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Published in: on May 2, 2009 at 9:03 am  Comments (4)  

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4 CommentsLeave a comment

  1. great re-cap–

    is veras useful? as what? i’d keep edwar over him. at least he shows a team something different. even if what he shows them is a slow fastball with no movement and his predictable change up. still. veras cannot be trusted under any circumstances. our pitching is truly awful and threy need to fix what’s wrong with these guys in a hurry. girardi needs to get a quicker hook. this was the umpteenth time he’s left someone in too long. one might say that melancon came in and gave up a bases clearing triple. perhaps if he had come in before the bases were loaded the pressure wouldn’t have been so great. anyway the most fun win in such a long time

  2. I agree about Girardi and, in this instance, not pulling Pettite. He wasn’t very sharp all night, constantly flirting with trouble. It’s almost as if Girardi is using the pitch count as a floor instead of a ceiling, pushing starters to that limit in the low 100s whether or not they merit staying in that long. It indicates what he thinks about the bullpen, most of whom he surely distrusts and not without reason. So last night, the problem was two-fold–Pettite’s troublesome and inefficient pitching, and the bullpen most of which justified his trepidation about using them.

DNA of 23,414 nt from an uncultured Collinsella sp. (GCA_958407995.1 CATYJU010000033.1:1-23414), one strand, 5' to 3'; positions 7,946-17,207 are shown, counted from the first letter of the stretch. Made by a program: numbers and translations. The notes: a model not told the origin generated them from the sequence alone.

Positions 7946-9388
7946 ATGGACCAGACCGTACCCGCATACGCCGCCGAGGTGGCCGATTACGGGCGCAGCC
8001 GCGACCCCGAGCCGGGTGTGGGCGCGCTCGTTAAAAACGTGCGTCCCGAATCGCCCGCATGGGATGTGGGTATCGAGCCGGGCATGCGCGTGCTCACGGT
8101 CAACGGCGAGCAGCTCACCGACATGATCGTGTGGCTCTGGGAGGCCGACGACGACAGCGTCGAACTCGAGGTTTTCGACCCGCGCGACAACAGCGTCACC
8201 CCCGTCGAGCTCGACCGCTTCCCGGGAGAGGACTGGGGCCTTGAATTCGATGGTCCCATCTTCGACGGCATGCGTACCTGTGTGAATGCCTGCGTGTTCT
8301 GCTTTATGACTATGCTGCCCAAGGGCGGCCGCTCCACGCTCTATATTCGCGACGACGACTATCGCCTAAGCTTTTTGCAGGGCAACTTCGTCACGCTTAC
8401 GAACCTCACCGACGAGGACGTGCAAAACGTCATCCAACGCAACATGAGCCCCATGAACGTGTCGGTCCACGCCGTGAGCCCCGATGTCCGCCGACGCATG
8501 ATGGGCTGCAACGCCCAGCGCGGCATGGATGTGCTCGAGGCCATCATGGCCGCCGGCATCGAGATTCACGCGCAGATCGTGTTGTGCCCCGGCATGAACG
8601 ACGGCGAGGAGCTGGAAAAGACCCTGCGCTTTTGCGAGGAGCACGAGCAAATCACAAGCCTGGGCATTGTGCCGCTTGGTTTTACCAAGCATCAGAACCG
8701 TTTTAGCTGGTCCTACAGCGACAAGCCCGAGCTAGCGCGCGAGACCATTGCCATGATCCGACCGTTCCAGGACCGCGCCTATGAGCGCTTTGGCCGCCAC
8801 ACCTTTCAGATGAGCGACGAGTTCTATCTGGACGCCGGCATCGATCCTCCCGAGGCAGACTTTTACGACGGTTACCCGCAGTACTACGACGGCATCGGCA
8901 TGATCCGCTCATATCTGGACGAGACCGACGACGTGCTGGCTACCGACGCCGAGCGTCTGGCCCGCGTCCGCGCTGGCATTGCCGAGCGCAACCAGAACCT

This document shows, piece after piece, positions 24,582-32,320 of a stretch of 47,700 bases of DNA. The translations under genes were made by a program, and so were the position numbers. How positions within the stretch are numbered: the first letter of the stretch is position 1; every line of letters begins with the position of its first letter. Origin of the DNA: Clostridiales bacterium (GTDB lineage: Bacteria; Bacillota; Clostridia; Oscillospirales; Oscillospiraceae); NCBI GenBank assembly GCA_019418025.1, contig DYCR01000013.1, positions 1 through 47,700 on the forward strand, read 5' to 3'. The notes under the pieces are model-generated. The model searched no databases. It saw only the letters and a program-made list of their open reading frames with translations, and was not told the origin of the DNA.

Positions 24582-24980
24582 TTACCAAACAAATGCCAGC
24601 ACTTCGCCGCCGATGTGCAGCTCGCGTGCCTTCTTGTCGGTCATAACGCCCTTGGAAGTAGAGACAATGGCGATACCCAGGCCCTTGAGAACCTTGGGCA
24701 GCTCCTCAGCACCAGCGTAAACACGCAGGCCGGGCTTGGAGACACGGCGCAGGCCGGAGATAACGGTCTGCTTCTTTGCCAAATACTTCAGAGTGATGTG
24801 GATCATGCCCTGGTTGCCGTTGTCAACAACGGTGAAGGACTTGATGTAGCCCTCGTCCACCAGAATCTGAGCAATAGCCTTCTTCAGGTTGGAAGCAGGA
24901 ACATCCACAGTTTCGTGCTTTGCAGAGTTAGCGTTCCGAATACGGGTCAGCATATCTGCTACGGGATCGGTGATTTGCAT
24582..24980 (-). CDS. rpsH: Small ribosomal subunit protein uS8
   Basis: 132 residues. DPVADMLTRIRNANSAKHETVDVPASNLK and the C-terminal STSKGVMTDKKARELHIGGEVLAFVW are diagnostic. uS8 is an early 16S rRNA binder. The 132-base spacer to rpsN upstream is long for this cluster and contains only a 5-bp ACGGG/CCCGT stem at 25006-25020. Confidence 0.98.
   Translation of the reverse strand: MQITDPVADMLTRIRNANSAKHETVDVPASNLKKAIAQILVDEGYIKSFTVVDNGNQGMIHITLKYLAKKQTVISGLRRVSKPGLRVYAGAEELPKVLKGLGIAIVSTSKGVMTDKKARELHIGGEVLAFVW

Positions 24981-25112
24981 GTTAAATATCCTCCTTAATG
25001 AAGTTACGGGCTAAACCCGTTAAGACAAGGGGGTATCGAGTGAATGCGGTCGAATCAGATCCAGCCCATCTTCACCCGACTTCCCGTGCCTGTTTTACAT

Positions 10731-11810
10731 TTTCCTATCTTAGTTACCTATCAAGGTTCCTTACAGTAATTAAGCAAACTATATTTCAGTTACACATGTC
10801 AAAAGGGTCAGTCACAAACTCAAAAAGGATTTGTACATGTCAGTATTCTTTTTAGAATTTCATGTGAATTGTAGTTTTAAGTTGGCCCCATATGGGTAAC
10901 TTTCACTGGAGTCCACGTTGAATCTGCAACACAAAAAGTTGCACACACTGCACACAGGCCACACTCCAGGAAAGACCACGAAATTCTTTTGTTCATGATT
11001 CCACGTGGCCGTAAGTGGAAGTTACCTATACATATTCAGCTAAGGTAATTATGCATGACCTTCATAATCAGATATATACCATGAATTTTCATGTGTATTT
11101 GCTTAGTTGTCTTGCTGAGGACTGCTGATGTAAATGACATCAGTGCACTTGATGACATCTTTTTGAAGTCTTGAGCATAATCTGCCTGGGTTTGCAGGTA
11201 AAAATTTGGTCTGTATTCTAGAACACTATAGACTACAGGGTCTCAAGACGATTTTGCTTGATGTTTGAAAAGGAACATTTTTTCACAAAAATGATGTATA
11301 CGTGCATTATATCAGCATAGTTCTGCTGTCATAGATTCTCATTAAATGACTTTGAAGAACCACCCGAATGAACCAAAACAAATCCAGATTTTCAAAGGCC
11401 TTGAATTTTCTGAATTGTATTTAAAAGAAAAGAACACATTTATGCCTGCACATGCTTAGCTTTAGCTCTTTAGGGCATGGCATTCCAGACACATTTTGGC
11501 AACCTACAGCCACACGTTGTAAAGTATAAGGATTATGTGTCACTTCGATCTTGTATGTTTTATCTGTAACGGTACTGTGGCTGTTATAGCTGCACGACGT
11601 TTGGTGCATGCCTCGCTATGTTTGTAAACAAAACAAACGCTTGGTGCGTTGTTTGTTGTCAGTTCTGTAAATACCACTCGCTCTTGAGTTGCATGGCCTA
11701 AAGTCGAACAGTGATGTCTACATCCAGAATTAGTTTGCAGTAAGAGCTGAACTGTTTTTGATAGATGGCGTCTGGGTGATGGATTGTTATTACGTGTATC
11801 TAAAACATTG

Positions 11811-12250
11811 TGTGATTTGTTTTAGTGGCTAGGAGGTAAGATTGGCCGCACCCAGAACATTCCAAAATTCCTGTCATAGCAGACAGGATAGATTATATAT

3. well at least we got one of the wins we should have had in boston back.

  4. That was a good game.